When you think of things that are bad for your teeth, alcohol is not always something that comes up. Although alcohol's effect on liver health and digestive health are well known, people do not talk about alcohol's impact on oral health nearly as often as they should. Keep reading to learn more about the negative impact alcoholic beverages can have on your teeth and oral tissues.
Smoking tobacco may be the biggest risk factor for oral cancer, but heavy alcohol use is the second-largest risk factor. In Utah, where many people do not drink for religious reasons, incidences of oral cancer are about half that than in surrounding states. If you drink and smoke tobacco, your risk is even higher.
If you are a heavy drinker, consuming 21 or more drinks per week, keep a close eye out for these signs of oral cancer:
- Mouth sores that take more than two weeks to heal
- Pain in one of your ears
- Lingering throat soreness
- White lesions on the lips or cheeks
The good news is that if you quit drinking or significantly reduce your alcohol intake, your risk of oral cancer will decrease. If you think you may have an addiction to alcohol, consider meeting with a therapist or enrolling in a rehabilitation program to help you quit.
Alcohol kills bacteria. Unfortunately, this is not always a good thing. When you drink regularly, the alcohol may reduce the levels of healthy bacteria in your mouth while allowing bad bacteria to increase. These infectious bacteria can take up residence in your gums, leading to gingivitis, a condition that causes red, inflamed, and swollen gums.
If left untreated, gingivitis can progress to a more serious type of gum disease called periodontitis. This condition can cause pockets to form in the gums and may eventually affect the periodontal ligaments that hold your teeth in place, leading to loose and missing teeth.
Gum disease is treatable with treatments like root scaling, gum grafts, and antibiotics, but if you don't also take steps to moderate your drinking, the disease may keep coming back.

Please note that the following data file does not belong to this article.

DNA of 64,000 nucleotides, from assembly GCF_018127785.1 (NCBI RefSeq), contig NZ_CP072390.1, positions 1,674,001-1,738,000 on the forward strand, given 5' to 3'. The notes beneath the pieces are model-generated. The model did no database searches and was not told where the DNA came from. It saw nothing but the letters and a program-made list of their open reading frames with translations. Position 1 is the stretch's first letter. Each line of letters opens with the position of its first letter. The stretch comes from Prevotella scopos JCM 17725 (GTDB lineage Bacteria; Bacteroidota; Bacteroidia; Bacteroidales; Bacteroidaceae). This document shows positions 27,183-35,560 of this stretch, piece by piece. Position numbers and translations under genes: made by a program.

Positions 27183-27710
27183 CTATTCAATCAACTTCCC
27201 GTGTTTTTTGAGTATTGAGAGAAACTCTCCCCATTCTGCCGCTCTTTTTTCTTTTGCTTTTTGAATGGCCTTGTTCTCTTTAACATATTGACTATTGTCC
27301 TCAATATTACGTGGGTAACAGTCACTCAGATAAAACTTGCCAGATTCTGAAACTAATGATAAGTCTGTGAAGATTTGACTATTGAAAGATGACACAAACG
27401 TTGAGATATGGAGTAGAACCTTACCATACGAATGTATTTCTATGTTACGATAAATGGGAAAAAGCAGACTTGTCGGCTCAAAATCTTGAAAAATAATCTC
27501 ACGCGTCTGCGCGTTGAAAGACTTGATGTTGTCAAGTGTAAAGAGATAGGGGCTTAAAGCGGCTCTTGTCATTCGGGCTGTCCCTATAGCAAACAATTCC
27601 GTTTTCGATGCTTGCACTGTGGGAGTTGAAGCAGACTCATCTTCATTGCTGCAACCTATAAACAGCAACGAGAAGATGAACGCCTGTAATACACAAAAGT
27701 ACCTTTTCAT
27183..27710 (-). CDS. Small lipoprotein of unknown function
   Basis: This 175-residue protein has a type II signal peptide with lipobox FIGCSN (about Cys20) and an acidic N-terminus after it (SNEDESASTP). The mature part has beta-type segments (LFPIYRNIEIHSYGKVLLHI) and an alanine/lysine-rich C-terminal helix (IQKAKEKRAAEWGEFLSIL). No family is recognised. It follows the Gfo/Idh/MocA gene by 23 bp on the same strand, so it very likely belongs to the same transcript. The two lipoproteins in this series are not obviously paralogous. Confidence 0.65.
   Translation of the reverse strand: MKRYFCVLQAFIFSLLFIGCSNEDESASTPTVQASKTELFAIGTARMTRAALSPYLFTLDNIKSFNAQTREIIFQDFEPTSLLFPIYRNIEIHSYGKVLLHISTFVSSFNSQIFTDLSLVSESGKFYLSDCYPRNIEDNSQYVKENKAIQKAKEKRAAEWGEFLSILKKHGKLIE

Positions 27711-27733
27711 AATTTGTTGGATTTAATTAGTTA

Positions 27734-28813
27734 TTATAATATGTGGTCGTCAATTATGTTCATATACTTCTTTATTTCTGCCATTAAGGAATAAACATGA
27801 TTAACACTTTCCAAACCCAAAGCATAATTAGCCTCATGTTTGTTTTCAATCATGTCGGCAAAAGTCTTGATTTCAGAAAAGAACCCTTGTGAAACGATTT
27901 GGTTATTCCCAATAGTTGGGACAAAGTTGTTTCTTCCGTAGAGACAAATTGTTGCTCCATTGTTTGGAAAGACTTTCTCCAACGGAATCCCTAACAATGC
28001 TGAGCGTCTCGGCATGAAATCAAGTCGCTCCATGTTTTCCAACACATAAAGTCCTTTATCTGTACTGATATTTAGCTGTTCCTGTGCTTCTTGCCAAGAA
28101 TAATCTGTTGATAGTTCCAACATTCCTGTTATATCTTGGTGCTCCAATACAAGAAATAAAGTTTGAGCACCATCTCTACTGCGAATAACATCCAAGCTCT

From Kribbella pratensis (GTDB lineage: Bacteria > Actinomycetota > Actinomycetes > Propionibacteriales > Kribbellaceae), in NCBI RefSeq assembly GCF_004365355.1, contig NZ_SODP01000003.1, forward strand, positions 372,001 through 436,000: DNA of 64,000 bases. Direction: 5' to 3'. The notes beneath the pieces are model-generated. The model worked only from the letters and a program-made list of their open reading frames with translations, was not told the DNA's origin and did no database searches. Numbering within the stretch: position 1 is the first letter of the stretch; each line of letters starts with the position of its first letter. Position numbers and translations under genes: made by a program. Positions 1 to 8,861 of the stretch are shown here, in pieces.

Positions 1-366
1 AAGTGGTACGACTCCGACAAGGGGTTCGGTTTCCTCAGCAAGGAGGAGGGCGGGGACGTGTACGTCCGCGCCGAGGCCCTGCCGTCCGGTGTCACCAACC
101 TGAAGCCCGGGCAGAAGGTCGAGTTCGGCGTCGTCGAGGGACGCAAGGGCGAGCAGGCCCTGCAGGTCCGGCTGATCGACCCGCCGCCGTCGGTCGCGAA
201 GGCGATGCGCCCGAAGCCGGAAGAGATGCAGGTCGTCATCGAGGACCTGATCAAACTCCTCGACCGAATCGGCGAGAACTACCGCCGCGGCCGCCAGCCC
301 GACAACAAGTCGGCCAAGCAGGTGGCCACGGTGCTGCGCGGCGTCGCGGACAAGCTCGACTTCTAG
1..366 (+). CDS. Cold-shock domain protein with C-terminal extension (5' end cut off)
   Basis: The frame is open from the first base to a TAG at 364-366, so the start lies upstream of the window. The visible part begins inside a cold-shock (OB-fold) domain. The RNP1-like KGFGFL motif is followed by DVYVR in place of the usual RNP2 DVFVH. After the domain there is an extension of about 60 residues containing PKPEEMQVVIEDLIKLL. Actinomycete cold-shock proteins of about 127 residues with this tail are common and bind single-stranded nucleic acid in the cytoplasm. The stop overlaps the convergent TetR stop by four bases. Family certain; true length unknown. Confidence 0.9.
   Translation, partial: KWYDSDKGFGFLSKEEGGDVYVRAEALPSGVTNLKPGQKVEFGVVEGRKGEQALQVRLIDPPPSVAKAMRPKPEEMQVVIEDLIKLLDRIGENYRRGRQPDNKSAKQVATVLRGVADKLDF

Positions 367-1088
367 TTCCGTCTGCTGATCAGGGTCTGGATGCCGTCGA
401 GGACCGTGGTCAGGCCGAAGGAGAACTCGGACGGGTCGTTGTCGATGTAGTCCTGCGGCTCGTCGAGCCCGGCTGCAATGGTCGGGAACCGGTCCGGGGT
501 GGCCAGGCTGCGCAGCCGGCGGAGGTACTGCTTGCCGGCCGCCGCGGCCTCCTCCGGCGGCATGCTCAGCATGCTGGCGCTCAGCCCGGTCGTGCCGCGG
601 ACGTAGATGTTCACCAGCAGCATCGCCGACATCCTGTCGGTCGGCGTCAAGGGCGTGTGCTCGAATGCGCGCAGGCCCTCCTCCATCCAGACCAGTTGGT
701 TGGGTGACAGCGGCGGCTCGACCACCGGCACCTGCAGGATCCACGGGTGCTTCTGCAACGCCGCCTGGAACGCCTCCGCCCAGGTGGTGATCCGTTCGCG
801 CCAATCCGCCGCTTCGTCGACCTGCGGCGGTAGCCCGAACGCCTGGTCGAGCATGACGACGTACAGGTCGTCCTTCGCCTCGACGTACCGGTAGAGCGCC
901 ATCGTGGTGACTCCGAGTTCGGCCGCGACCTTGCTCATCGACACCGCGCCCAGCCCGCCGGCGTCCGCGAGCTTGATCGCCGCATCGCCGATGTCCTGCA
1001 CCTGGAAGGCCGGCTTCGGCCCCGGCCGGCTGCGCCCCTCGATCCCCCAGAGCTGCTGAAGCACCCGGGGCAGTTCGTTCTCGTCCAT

The prolific oral bacteria that cause gum disease can also cause cavities. The bacteria produce acids that eat through your tooth enamel, leaving behind soft spots and indents that your dentist will need to fill. Many alcoholic beverages are also high in sugar, which feeds these oral bacteria and allows them to cause even more damage.
If you are an occasional to moderate drinker, reduce your risk of cavities by choosing less-sugary beverages. For example, dry white wine contains less sugar than dessert wine and sugary cocktails. If you are a heavy drinking, this change alone is probably not enough to protect your teeth from cavities — just cut back on alcoholic beverages of all types.
The final way that alcohol consumption can damage your teeth is by staining them. This is primarily an issue in patients who prefer dark-colored beverages, such as dark beers and red wine.
You might assume that brushing your teeth right after drinking such a beverage would prevent stains, but this actually makes matters worse. Right after you drink alcoholic beverages, which tend to be acidic, your enamel is extra soft. By brushing your teeth at this point, you can cause enamel damage, which can make sensitivity and staining more likely.
The best way to prevent staining is to moderate your drinking, and if you do drink, choose lighter-colored beverages like white wine and light beers.
The moral of the story is that drinking alcohol is not great for your teeth or gums, and the less you drink, the better off you'll be. If you are or have been a heavy drinker, make sure to schedule a checkup with your dentist. Problems like cavities, gum disease, and oral cancer are easier to treat in the early stages. Contact Universal Dental Center if you're in need of a new dentist.